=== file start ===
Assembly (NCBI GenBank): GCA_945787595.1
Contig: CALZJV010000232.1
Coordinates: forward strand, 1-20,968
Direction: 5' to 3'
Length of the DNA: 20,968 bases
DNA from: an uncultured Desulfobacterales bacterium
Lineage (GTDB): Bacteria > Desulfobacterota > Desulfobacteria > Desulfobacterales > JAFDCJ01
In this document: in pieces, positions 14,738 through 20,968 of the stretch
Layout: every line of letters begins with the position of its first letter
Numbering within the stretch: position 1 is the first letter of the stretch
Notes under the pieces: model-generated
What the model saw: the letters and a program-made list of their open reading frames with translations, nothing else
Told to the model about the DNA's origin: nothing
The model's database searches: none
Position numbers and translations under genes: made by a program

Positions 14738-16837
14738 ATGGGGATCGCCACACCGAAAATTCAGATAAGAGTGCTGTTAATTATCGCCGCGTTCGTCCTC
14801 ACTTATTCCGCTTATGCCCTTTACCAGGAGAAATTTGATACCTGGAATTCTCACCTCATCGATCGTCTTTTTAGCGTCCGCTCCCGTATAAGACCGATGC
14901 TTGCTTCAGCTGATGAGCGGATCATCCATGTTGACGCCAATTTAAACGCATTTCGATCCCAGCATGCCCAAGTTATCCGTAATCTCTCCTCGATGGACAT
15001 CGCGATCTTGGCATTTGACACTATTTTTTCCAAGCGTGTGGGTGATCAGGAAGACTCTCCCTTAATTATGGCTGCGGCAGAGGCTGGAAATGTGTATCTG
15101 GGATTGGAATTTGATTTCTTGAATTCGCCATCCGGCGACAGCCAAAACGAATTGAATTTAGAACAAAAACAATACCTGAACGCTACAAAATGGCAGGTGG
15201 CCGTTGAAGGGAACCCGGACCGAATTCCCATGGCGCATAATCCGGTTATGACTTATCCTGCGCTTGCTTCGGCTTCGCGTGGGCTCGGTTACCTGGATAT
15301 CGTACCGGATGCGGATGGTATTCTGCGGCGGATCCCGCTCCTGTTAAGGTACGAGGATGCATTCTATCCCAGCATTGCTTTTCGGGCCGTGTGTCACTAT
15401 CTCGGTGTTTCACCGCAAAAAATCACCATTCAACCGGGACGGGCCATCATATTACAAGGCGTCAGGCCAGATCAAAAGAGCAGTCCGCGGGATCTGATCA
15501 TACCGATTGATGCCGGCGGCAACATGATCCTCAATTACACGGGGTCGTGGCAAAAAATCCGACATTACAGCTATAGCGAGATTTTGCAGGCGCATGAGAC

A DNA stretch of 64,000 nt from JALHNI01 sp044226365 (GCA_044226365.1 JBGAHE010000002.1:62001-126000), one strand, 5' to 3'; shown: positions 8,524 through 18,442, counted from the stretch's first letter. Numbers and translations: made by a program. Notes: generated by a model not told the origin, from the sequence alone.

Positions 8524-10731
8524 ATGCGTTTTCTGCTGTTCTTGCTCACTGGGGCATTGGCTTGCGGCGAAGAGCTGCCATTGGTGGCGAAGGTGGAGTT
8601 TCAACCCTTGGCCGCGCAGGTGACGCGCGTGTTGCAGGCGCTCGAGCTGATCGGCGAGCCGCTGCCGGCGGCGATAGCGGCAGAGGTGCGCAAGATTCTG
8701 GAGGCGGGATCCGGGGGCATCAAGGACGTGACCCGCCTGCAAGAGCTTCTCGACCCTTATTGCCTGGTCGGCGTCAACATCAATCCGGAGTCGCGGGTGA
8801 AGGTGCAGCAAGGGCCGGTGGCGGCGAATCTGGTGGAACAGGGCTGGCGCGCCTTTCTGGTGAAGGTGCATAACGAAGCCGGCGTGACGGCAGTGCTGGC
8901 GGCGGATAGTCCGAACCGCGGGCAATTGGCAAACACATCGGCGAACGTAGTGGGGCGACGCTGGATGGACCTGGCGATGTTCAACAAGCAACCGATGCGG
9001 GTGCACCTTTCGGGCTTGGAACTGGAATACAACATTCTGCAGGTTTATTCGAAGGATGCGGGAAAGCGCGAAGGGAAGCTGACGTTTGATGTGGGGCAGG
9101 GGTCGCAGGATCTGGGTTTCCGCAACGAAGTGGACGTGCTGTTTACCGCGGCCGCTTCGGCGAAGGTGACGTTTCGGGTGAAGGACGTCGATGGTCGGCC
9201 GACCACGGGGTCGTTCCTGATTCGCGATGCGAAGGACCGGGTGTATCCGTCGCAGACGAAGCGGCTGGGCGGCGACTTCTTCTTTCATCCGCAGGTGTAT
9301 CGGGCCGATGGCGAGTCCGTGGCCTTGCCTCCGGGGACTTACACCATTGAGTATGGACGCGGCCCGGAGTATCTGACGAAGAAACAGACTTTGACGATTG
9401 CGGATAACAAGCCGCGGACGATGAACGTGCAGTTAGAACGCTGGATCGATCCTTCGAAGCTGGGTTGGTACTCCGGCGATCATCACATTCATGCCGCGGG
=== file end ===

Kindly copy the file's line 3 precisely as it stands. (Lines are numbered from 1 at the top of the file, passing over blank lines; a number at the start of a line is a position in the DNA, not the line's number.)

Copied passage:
Coordinates: forward strand, 1-20,968